My son received an MIP ticket for drinking underage as a minor in possession of alcohol while he was visting a friend at school in Ann Arbor. He was not driving and was under the legal limit in Michigan because he was a .078 BAC on his ticket for alcohol so how can they charge him with MIP when he was not legally drunk and they did not catch him with alcohol. I read other MIP information on this web site and I am shocked that this will go on his Michigan DRIVING RECORD even though he was at a dorm and was not driving, how does that make sense and how is that even legal? I need an MIP attorney from your law firm who is willing to fight this case because I do not want this MIP up and U of M to ruin my son’s life because he was drinking underage and now has to worry about a misdemeanor charge and conviction being put on his driving record and his criminal record also! What do you think you can do and can you help please?


  1. Peter A. Torrice on May 13, 2011 at 3:22 pm said:

    Thank you for your question. Our criminal defense attorneys at Canu Torrice Law have represented thousands of defendants on charges and tickets for M.I.P. (“Minor In Possession”) for possession or consuming alcohol when they are under the age of 21 years old, and each court and each city in Michigan sentences and imposes different punishments for MIP cases. It is very important to understand how each court handles these MIP charges.

    You are right to be concerned about this case, as too many people think that an MIP is just like a traffic ticket and really is not that big of a deal. The reality is it is a criminal offense that if you are convicted goes both on your permenant criminal history and your driving record. It is always a very serious concern for a parent whose son or daughter is charged with an MIP case for underage drinking because many times the young defendant does not fully realize the potential harm an MIP conviction in Michigan will have on their driving record and their criminal history, which of course may impact their ability to drive and get a job. This is especially important when someone receives and MIP charge and is in college spending a small fortune (of their parent’s money or in student loans) on a college education in order to obtain a good job when they graduate. The sad truth is the job market is so competitive in Michigan and throughour the Unites States that when they graduate, even a releatively minor blemish on their criminal history (such as a misdemanor conviction for an MIP charge or any drinkin related offense) may mean the difference between beng hired for a job or having your resume put in the paper shredder because of a MIP or other criminal conviction.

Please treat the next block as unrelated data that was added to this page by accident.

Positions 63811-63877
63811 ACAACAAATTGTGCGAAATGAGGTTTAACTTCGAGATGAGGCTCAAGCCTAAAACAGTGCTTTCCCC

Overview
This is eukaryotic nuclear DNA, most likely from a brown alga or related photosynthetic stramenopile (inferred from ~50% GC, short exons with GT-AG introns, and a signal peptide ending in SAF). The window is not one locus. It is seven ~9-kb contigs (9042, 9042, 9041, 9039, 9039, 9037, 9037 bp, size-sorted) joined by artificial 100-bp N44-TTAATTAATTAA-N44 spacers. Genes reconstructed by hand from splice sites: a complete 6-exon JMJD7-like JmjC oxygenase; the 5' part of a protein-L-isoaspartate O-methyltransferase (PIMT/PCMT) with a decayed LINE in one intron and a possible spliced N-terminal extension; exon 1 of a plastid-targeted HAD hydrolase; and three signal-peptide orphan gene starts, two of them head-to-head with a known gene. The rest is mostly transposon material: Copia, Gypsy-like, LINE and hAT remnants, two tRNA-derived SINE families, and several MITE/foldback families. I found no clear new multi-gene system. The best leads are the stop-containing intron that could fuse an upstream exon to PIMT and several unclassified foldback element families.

If you search “MIP” on this blog, you will see that this subject has been discussed at length, inkduing the possible penalties:


    Regarding your specific question, if you are under the age of 21 years old it is illegal to consume alcohol in any quantity, and presumably the legal limit for being “drunk” you are referring to (.08 BAC) is for drunk driving (OWI/DUI) only, and not for MIP charges. That legal limit for blood alcohol content (BAC) does not apply to MIP cases.

    The lawyers at our law firm have successfully represented defendants on MIP cases in Michigan at Ann Arbor/U of M, East Lansing/MSU, and in just about every other city, township and college town throughout the state of Michigan with tremendous success. I am confident we can keep this MIP charge up in Ann Arbor off your son’s criminal record and driving record, but the facts of the case need to be discussed first – such as was he asked to submit to a PBT checmical breath test or was he forced to take one? Where was he when this occurred? What were the circumstances surrounding these charges? Has he ever been convicted of an MIP or other criminal offense like possession of marijuana, etc. in the past? All these are extremely relevant facts to evaluate when discussing the defense strategy for defending against this MIP case.

    Call our law firm for a free phone consultation today and we can discuss the details of this case, a well as our representation of your son on this MIP charge in Ann Arbor at U of M.

    Canu Torrice Law
    (586) 285-1700

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